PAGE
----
A report from Consumer Reports and the Aspen Institute points to positive trends in consumers’ attitudes and practices toward digital security, along with ongoing concerns about how their data is handled and evolving views on who bears responsibility for security.
The ”2022 Consumer Cyber Readiness Report” was released today and is based on a national survey of 2,103 U.S. adults conducted June 10-21 by Consumer Reports. It compares with surveys from 2019 and 2020.
The survey found that 88 percent reported “using a strong password to access their home Wi-Fi network,” up from 74 percent in 2019, and 77 percent reported using multifactor authentication, up from 50 percent three years earlier. Promoting use of MFA has been a high priority for the Cybersecurity and Infrastructure Security Agency.
It found that “only 7 percent are very confident that their personal data is private and not distributed without their knowledge,” and that “33 percent believe that the federal government should be most responsible for protecting the online privacy of Americans; 32 percent say companies should be most responsible.”
Seventy-five percent are “at least somewhat concerned” about the privacy of data collected online, the report found. It also examines reasons why consumers are not concerned about their data privacy, led by “it’s just not something I worry about” and followed by never having had any issues related to the security of their data and not having anything worth stealing.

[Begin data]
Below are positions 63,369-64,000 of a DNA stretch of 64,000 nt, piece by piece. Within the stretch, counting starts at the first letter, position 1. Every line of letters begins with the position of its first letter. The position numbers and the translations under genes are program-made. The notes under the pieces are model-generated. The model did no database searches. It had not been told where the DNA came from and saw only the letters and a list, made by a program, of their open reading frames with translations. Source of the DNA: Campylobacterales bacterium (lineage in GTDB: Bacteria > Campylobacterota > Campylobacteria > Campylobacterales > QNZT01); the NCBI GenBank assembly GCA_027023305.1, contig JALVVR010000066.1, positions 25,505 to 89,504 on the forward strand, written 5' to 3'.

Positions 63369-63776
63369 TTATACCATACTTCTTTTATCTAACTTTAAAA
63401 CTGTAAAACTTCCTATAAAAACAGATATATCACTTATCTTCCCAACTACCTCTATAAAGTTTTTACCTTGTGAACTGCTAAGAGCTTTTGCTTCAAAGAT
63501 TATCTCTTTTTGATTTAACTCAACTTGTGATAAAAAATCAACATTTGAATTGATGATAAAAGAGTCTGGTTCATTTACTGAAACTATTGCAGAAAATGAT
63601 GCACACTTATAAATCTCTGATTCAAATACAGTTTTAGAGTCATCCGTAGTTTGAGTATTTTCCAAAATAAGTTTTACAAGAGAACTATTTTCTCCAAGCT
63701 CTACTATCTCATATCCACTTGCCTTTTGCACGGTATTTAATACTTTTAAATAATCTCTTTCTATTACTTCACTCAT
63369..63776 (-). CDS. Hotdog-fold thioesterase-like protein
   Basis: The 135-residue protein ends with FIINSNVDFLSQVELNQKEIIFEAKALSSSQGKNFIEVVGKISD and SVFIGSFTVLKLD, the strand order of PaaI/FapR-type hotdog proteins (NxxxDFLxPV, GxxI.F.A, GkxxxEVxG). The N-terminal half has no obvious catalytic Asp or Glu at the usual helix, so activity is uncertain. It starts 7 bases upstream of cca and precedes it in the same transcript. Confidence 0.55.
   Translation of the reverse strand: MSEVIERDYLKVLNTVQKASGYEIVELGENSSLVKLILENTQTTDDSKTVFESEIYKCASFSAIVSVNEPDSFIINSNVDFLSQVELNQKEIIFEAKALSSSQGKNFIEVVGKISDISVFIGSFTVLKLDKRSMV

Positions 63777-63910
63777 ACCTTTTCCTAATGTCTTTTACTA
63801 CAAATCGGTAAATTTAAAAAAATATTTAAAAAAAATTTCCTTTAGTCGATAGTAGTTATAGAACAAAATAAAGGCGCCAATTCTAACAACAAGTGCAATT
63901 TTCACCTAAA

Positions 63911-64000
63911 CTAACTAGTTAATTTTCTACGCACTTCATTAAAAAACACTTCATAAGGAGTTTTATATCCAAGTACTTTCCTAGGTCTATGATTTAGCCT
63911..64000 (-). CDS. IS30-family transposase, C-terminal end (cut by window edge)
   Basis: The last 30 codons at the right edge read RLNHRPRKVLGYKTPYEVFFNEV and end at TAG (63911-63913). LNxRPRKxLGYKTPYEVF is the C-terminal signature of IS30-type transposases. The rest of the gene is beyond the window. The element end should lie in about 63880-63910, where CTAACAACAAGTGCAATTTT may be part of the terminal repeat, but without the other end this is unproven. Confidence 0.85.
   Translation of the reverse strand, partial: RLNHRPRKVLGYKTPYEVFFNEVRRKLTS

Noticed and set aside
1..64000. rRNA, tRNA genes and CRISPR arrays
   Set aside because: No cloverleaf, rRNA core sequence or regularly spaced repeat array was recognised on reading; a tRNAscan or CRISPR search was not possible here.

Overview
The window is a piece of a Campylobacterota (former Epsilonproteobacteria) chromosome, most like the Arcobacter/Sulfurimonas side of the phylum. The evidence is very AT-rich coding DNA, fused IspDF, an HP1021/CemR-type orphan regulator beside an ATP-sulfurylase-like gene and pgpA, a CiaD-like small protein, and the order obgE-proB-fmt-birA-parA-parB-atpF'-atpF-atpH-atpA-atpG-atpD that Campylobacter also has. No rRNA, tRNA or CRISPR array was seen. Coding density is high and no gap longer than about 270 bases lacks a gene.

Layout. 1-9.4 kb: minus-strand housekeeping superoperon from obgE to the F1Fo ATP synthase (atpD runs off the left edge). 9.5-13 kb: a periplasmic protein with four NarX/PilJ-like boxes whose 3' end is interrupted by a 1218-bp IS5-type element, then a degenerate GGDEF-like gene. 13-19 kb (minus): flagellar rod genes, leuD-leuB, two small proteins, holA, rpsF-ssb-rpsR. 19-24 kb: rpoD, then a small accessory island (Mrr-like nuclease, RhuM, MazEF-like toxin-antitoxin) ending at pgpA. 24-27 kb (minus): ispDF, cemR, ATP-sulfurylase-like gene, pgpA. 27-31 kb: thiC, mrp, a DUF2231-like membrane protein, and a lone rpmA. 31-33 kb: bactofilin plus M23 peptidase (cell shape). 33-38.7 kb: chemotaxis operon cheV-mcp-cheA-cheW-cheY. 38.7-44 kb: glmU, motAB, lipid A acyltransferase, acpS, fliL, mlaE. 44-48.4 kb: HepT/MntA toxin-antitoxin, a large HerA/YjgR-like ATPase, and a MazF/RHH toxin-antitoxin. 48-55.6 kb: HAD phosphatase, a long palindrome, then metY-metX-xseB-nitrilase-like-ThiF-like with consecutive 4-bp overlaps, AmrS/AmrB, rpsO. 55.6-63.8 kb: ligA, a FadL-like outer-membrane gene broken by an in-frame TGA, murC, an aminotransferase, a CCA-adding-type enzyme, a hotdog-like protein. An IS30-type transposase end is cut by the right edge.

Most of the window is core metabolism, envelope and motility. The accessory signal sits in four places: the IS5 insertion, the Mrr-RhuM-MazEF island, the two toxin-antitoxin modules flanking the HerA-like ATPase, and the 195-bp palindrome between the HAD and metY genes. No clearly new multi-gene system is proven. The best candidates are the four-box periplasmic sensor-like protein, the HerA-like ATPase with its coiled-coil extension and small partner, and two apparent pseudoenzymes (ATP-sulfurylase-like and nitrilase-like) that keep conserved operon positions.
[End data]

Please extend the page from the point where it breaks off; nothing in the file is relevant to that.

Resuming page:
“As consumers have increased their own accountability in staying safe online in recent years, 2022 data showed a decreased percentage of consumers who felt companies held primary responsibility to protect the privacy of consumers and an increase in consumers taking responsibility for their own online privacy,” according to the report.
“Now, equal parts place accountability on companies as they do on the federal government to protect consumers online. In the 2022 survey, individuals who selected ‘other’ commonly voiced accountability be shared equally across the stakeholders listed,” it said.
“The most recent survey shows consumer cybersecurity and privacy practices have improved over the years in many areas, as consumers become more empowered and better equipped to protect themselves and their personal information,” the groups said in a release. “However, consumer concerns indicate needed improvements in a range of everyday technologies. Government, industry, and civil society groups must continue working together to help bridge this divide.”
Craigslist founder Craig Newmark, a former CR board member, commented, “Measuring consumer attitudes on cybersecurity is an important step to understanding how effective efforts across government, industry, and civil society have been in moving us all towards a more empowered and secure democratic society. It also informs where we should spend more time and resources to continue moving in the right direction.”
The report comes as CISA and federal and private-sector partners kick off Cybersecurity Awareness Month under the theme of “See Yourself in Cyber.”
“This October will focus on the ‘people’ part of cybersecurity, providing information and resources to help educate CISA partners and the public, and ensure all individuals and organizations make smart decisions whether on the job, at home or at school – now and in the future,” according to CISA. – Charlie Mitchell (firstname.lastname@example.org)